Had a lovely quiet Christmas and thankfully not flooded out like lots of other poor people in Lancashire. A vegetarian Christmas dinner was a potato and leek bake topped with tomatoes and a smoked cheese sauce along with customary sprouts, roast parsnips and yorkshire puds, followed by christmas pudding which the cat appears to have eaten most of in the photo below.
Happy Christmas !
|Portrait done as present |
|A Christmas Pudding|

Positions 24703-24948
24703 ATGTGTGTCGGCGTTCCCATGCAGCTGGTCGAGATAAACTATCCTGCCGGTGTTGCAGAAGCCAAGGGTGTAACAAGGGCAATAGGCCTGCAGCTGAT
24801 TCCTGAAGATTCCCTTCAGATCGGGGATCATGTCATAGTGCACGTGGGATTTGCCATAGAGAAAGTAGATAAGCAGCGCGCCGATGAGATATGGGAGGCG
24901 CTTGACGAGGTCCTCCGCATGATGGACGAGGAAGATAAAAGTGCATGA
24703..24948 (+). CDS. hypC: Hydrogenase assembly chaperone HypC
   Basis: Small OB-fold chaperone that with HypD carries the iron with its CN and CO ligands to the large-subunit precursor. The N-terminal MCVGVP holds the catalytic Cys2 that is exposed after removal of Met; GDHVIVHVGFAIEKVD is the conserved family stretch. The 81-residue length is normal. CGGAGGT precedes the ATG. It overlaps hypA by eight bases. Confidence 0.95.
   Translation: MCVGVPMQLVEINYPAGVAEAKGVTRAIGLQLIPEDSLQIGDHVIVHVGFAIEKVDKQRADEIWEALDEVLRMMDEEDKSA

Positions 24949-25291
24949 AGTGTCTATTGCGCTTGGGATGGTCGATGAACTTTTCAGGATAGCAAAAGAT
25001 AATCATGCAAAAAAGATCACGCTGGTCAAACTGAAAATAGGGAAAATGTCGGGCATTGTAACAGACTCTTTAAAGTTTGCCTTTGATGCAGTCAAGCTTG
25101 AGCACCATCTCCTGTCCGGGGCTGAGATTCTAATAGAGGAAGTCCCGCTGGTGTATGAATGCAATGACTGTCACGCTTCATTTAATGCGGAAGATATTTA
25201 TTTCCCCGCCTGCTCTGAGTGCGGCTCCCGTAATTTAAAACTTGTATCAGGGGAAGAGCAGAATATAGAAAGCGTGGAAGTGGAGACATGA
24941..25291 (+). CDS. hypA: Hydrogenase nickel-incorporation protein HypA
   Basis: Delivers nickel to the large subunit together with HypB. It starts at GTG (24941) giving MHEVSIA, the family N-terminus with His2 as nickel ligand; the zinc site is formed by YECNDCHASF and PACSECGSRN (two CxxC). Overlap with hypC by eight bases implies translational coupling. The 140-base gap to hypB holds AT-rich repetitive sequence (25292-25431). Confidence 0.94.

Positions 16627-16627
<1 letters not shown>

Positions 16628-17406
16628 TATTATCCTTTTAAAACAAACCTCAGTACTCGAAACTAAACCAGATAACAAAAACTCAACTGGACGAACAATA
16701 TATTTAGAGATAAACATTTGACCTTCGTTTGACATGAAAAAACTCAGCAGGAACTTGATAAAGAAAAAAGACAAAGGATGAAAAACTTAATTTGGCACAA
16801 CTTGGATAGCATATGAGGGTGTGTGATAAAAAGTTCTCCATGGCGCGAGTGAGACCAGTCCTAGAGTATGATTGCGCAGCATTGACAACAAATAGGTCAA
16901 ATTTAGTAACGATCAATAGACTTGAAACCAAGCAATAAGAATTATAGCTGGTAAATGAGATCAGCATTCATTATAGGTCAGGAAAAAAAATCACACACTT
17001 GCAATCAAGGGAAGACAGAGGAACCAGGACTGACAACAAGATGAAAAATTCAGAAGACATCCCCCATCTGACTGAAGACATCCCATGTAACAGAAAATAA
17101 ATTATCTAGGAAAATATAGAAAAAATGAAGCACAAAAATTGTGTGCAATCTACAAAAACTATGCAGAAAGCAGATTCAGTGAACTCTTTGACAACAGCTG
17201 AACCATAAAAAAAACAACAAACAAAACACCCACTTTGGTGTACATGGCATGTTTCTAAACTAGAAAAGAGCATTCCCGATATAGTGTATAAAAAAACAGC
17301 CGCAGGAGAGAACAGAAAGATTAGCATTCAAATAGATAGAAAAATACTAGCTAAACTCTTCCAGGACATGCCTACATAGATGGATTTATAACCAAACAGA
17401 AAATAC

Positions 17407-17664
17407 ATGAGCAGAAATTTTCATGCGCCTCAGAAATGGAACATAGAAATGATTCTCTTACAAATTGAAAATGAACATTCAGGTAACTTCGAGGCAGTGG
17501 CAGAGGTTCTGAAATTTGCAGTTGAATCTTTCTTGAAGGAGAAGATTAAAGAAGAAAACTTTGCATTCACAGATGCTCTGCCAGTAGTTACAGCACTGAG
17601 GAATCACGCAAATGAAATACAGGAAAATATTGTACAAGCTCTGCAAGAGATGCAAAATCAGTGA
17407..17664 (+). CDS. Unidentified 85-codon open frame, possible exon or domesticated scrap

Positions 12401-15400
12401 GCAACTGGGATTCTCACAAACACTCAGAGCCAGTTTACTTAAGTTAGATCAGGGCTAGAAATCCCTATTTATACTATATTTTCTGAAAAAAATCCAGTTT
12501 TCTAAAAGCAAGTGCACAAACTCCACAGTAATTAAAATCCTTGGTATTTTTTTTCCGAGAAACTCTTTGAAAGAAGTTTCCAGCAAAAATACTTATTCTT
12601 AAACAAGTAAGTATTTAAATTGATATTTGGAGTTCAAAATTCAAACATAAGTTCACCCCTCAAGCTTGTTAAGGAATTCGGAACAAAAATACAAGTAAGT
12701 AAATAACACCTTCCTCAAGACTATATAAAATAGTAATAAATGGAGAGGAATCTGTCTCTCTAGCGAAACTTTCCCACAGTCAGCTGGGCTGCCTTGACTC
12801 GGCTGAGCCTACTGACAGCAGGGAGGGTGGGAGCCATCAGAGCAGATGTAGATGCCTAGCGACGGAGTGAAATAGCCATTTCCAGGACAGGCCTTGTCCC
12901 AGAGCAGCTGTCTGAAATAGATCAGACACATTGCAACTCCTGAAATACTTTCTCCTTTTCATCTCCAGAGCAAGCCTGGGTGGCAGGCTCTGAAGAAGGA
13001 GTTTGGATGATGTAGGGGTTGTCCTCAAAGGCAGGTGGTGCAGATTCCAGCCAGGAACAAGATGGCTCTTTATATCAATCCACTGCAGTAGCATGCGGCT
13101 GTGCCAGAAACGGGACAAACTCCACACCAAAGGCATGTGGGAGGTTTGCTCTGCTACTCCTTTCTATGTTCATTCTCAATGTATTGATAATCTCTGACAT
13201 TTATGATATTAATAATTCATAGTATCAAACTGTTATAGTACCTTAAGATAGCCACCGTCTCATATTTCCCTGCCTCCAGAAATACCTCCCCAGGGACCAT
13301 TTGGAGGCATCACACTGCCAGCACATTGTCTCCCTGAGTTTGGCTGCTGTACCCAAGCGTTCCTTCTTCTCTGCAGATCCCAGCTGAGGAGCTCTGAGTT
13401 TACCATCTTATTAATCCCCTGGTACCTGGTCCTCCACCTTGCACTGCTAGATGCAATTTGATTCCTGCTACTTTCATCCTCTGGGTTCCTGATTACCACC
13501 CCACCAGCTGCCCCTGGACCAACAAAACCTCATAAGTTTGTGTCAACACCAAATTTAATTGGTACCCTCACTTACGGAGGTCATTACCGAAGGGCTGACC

What with all the storms passing through recently, I can’t help but think of how hard it must be for our wintering hen harriers to survive out there. Luckily we know our hen harrier Chance is safe in France and data from her satellite tag shows that she has settled for the winter, north-east of Le Mans. It’s likely she’s found an area with a good supply of food. You can follow her movements here: http://www.rspb.org.uk/henharrierlife/chance.html Photo: Chance's wintering location in France Some of our other satellite tagged birds in 2015 were not so lucky. In Bowland this year, one of our satellite tagged birds died along with two of its siblings before fledging the nest. The post-mortems and other tests on the three chicks, including the satellite tagged bird, were inconclusive – they had been partially eaten but we don’t know whether they were predated or scavenged. Our camera footage shows that the juveniles were alive at least two days after tagging and the weather was fair. The close proximity of the three bodies doesn’t suggest predation. We therefore suspect that they succumbed to either disease or starvation and were subsequently scavenged. Happily the fourth chick in the nest did survive and fledged successfully. Some of you may also remember Hetty, a young female satellite tagged on the Isle of Man in July. Sadly she died about a month later and her body was found by our Investigations Team, 2km from her nest site. Again, post mortem results were inconclusive but she likely died of natural causes. Young harriers do find it hard to survive and we know the added threat of illegal persecution makes reaching adulthood even harder. This is why satellite tagging birds is necessary, so that we are able to retrieve bodies and send them for testing to work out the cause of death. Sat tags also allow us to identify important areas for hen harriers when they are alive and track the birds’ movements to understand their ecology. If you agree satellite tagging is important and want to do something to help, Lush are still selling their hen harrier bath bombs over the Christmas period, proceeds of which directly fund our satellite tagging work! Pop along to your local store for some stocking fillers – or just go online: https://www.lush.co.uk/products/bath-bombs/skydancer-far-madding-guns In answer to the blog title, all we want for Christmas is... your hen harrier sightings! If you're out on a winter walk this holiday and you see a hen harrier, please let us know. In England - please call the Hen Harrier Hotline on 0845 4600121(calls charged at local rate). You can also e-mail reports to: firstname.lastname@example.org In Scotland - please email or call the Partnership for Action against Wildlife Crime (PAW) Scotland Heads up for Harriers scheme: email@example.com / 07767 671 973 If you'd rather stay in by the fire, you can listen to the RSPB’s Graham Jones on the Talking Naturally podcast about the plight of hen harriers and the RSPB’s commitment to help save the species, about 34 minutes in here: https://soundcloud.com/talkingnaturally/tn-ep-016-politics-hen-harriers-and-activism Wishing you a very merry Christmas and a hen harrier-filled 2016!